Good Luck to the Reader!

Should history tell of good men and their good estate, the thoughtful listener is spurred on to imitate the good; should it record the evil ends of wicked men, no less effectually the devout and earnest listener or reader is kindled to eschew what is harmful and perverse, and himself with greater care pursue those things which he has learned to be good and pleasing in the sight of God.
Bede’s preface to The Ecclesiastical History of the English People (3)

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One of the most interesting aspect, for me, of Bede’s history was the amount of enjoyment I got from reading it despite its rather obvious propagandist leanings. There is something very likable in the man. His effort to make such an early historical record of England is, really, immeasurably worthy. And anyone who begins two out the five parts with an exhortation of “good luck to the reader!” is a friend of mine. That said…

But I neither praise nor approve of him in so far as he did not observe Easter at the proper time (137).

There were aspects that sent me deep into thought and bemused contemplation over the extent to which ‘rules’ and arbitrary customs take over in the determination of someone’s worth or belonging. I had no idea for instance that the question of Easter’s ‘proper’ date was so controversial. The preceding sentences to the one I quote above outlined Bishop Aidan’s copious recommendations. The man could not have been a finer human being as far as Bede tells us, and yet, and yet, Bede will withhold praise of his character over the agreement of a moveable feast?! That seems incomprehensibly pedantic.  Worse still because at this time there was open discussion regarding the co-opting of pagan festivals as a way to ease heathens into the ways of the church. Perhaps this merely exposes my own discomfort with the ‘letter’ over the ‘spirit’ that prevails in so many dogmas. But this is the stuff of strife. Viewed objectively,  it’s ridiculous, yet deadly.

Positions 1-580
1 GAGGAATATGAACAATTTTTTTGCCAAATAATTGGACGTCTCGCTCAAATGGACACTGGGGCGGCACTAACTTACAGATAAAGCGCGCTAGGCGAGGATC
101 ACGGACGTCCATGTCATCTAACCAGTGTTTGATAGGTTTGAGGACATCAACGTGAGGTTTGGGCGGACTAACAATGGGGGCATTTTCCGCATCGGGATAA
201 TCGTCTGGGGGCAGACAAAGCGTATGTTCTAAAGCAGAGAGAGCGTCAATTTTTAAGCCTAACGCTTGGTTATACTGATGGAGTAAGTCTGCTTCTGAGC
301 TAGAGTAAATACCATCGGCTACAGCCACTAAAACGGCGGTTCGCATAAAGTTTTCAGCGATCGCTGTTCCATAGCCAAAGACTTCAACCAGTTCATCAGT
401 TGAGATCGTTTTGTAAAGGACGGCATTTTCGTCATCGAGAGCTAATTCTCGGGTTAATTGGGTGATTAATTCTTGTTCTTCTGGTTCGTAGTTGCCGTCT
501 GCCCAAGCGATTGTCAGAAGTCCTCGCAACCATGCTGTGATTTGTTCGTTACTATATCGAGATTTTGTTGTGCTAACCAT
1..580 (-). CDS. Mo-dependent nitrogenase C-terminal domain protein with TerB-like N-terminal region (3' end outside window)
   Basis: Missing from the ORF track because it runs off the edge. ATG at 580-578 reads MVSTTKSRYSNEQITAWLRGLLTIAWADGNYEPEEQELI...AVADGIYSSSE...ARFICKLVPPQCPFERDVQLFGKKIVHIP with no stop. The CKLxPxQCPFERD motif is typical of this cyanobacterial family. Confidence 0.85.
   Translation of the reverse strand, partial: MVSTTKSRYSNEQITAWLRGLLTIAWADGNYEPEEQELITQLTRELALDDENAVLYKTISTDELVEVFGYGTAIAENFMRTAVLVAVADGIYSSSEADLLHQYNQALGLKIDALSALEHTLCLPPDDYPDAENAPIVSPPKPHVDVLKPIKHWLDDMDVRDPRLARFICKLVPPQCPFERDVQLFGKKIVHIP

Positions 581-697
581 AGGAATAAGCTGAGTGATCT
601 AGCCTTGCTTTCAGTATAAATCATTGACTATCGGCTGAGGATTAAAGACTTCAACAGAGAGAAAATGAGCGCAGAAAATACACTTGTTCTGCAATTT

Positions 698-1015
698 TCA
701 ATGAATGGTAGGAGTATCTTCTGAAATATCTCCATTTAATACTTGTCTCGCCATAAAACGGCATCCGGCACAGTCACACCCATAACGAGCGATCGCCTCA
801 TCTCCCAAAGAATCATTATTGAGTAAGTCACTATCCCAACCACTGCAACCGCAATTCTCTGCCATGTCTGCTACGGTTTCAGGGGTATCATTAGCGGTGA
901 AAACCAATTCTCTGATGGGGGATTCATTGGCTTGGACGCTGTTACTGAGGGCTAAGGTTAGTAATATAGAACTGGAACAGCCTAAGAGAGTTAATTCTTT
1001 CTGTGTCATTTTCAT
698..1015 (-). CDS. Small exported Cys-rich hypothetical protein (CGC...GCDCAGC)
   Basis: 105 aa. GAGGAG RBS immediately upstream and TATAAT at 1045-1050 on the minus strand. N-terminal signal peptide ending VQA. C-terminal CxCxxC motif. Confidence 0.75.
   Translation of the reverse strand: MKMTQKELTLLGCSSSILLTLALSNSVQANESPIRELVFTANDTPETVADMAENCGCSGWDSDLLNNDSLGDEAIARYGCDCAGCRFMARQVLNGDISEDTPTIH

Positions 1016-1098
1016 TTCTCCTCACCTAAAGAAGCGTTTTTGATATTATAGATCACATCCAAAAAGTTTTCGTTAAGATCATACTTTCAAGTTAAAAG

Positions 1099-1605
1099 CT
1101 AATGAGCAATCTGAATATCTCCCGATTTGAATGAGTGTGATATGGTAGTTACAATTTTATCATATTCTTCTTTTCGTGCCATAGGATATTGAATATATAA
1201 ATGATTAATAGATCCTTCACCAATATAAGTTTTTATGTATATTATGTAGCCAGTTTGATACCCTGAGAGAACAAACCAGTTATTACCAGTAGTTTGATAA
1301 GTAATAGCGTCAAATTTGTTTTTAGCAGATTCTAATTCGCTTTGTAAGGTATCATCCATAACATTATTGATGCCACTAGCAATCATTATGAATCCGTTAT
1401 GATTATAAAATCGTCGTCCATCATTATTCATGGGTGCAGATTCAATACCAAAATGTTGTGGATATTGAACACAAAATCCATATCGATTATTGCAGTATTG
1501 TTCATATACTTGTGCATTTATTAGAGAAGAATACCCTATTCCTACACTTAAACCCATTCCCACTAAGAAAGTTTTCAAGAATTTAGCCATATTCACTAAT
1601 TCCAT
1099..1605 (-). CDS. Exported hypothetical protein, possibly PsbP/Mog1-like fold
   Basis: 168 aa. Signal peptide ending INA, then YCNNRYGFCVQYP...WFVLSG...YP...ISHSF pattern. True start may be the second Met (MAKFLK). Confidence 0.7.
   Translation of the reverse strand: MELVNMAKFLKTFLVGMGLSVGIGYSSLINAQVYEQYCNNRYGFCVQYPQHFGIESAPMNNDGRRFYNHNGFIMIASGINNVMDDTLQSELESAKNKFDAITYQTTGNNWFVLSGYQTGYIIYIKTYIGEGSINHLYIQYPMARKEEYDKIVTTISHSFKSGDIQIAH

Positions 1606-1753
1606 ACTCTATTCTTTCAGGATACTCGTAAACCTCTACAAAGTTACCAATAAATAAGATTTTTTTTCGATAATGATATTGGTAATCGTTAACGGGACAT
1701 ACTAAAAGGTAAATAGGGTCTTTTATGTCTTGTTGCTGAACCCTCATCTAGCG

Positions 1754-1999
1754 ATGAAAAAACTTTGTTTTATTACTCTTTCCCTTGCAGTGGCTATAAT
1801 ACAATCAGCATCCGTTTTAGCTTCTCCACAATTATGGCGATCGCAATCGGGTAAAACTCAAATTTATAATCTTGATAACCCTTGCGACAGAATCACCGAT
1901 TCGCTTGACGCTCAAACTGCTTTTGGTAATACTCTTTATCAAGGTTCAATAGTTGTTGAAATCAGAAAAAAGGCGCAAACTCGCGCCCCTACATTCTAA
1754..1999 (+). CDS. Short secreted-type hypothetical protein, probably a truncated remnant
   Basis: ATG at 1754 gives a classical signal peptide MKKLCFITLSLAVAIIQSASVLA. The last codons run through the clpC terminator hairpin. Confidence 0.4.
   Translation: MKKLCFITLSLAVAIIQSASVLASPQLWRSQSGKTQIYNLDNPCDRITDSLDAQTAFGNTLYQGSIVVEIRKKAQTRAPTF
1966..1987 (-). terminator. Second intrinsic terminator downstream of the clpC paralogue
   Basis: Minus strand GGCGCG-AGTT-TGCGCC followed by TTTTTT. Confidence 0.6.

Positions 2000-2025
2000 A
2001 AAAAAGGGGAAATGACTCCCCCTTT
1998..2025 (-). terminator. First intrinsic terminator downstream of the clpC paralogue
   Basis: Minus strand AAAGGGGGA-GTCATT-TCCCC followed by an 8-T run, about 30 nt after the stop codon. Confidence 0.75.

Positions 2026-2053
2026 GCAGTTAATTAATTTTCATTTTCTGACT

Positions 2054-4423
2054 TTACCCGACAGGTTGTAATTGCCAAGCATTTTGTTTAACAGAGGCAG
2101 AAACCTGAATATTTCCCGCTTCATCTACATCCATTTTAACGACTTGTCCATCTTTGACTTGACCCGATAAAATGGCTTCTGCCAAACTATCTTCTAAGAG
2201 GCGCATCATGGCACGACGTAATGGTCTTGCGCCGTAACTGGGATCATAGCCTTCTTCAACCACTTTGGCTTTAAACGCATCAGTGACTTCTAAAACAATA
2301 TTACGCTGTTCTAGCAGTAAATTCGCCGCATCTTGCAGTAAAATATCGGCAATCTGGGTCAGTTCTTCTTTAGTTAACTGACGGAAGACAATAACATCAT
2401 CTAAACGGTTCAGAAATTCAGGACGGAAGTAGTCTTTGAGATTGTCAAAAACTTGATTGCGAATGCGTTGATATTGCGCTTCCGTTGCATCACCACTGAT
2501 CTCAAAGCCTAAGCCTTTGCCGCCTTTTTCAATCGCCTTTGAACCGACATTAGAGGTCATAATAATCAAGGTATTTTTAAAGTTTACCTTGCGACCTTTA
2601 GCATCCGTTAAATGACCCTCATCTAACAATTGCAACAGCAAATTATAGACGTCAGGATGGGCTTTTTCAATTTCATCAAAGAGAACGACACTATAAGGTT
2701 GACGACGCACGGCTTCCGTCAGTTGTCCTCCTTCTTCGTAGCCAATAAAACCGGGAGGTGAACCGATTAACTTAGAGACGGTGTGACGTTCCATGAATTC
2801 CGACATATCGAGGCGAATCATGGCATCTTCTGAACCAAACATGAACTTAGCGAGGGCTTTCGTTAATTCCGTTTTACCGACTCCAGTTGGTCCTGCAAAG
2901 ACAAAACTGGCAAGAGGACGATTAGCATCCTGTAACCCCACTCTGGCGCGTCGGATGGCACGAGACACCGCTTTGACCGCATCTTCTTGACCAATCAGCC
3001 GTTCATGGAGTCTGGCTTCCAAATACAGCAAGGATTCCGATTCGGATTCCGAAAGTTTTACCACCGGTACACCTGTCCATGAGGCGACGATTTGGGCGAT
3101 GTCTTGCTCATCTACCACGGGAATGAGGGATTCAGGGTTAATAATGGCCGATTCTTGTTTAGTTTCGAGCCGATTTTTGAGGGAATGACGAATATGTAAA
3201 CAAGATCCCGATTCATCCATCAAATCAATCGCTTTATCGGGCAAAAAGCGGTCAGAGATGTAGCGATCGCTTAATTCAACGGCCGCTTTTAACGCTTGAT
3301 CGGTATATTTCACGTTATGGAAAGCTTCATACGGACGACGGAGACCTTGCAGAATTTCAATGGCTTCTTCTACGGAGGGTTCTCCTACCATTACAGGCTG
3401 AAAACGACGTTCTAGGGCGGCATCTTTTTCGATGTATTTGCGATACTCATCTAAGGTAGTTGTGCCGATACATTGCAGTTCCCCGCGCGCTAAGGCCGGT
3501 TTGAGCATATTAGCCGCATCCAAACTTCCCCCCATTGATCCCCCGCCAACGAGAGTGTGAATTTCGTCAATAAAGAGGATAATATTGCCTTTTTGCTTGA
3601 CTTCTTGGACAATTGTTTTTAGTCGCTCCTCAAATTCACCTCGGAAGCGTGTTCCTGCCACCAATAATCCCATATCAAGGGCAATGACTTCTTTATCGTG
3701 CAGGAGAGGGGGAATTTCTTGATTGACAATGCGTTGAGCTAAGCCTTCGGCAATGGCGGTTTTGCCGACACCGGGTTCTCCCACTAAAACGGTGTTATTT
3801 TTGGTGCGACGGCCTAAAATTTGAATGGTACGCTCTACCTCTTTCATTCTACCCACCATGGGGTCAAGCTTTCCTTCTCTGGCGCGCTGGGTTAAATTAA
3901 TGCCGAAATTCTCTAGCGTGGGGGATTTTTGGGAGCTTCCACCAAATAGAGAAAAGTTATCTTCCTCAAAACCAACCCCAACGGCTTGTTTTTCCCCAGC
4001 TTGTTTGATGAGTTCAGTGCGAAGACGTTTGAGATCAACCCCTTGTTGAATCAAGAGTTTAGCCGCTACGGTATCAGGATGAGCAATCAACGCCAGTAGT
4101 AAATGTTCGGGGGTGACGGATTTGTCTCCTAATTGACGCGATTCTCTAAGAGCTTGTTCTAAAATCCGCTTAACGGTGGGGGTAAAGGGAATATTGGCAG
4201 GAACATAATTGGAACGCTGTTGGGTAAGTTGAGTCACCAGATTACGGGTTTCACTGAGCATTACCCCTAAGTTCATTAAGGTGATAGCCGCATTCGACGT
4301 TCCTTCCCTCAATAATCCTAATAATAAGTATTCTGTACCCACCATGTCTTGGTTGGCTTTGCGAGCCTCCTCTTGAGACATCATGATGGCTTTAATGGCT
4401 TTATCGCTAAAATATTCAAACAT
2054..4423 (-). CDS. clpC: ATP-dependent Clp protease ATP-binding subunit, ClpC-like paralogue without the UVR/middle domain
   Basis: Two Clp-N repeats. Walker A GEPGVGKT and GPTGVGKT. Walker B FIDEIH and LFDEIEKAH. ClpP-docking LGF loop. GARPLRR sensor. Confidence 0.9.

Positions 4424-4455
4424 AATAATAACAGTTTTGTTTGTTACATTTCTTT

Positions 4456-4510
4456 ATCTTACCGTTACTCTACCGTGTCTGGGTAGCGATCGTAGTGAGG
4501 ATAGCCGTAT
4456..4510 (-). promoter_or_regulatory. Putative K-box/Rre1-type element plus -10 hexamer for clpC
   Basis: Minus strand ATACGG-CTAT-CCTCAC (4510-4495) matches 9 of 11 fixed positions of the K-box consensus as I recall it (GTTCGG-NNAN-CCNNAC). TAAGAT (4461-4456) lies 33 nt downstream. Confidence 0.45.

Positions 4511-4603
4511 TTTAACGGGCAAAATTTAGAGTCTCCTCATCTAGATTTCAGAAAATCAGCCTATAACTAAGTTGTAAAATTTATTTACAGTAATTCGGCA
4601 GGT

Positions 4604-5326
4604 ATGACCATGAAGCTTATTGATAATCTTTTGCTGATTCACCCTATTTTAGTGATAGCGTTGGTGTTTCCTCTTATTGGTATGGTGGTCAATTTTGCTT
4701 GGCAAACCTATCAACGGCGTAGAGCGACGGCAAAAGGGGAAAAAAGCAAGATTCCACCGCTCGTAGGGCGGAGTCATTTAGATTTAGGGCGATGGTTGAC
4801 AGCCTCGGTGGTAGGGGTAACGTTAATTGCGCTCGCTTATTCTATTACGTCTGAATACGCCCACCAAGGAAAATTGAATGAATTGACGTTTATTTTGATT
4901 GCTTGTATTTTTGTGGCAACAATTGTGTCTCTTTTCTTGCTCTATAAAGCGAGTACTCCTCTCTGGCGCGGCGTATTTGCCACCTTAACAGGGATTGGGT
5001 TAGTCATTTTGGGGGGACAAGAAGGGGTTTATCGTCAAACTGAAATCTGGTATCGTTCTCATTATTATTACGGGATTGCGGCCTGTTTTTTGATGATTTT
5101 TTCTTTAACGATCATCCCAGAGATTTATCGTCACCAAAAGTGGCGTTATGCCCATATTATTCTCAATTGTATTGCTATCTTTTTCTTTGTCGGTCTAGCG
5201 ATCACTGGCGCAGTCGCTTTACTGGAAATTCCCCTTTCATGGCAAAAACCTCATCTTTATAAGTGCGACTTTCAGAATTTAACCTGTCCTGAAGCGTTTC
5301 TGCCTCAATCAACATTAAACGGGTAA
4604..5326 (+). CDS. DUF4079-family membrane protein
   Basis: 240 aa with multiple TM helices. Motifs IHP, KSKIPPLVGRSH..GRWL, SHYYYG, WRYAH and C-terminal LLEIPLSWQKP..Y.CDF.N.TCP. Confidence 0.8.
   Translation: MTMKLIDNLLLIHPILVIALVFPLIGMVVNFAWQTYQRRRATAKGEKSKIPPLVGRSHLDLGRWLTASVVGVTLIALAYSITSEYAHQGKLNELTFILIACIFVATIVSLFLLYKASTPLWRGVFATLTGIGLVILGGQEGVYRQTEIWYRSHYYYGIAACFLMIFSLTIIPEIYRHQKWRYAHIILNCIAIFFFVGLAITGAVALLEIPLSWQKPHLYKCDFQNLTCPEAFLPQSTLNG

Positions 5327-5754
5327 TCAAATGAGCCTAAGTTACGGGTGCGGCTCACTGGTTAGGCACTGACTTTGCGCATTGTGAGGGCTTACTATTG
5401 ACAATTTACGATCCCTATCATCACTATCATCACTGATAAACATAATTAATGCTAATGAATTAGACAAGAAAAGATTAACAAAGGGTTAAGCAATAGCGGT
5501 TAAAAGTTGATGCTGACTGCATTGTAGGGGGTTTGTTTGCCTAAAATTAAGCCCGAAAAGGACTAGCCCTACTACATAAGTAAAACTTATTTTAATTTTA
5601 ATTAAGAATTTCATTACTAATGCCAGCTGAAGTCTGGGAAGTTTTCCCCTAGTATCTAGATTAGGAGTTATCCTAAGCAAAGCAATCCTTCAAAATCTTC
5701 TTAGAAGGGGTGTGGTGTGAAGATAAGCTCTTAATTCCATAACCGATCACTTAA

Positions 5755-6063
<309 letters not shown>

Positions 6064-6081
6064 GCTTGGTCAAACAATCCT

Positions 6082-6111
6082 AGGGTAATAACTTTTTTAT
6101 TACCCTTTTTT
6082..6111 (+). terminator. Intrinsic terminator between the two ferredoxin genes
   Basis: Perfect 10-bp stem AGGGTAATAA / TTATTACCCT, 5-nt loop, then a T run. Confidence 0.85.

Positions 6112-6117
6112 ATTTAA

Nevertheless, Bede spends so much time on this argument that I became fascinated by it. The problem seems to turn on the confusion of calendars (Julian v Gregorian) further complicated by astronomical science which makes following the stars too precise to rely (as the Jews apparently did) on the full moon to mark things properly. Some factions wanted to stick with the Jewish method, but again, this was explained as a temporary device by John the Baptist to ease potential followers of Christ (who were of course mostly Jewish at that time and place) into the fold gently. Wikipedia has a very handy chart that helpfully displays the resulting discrepancies:

Table of dates of Easter 2001–2021
(In Gregorian dates)
Year Spring
Full Moon
Astronomical
Easter
Gregorian
Easter
Julian
Easter
Jewish
Passover
2001 8 April 15 April 15 April 15 April 8 April
2002 28 March 31 March 31 March 5 May 28 March
2003 16 April 20 April 20 April 27 April 17 April
2004 5 April 11 April 11 April 11 April 6 April
2005 25 March 27 March 27 March 1 May 24 April
2006 13 April 16 April 16 April 23 April 13 April
2007 2 April 8 April 8 April 8 April 3 April
2008 21 March 23 March 23 March 27 April 20 April
2009 9 April 12 April 12 April 19 April 9 April
2010 30 March 4 April 4 April 4 April 30 March
2011 18 April 24 April 24 April 24 April 19 April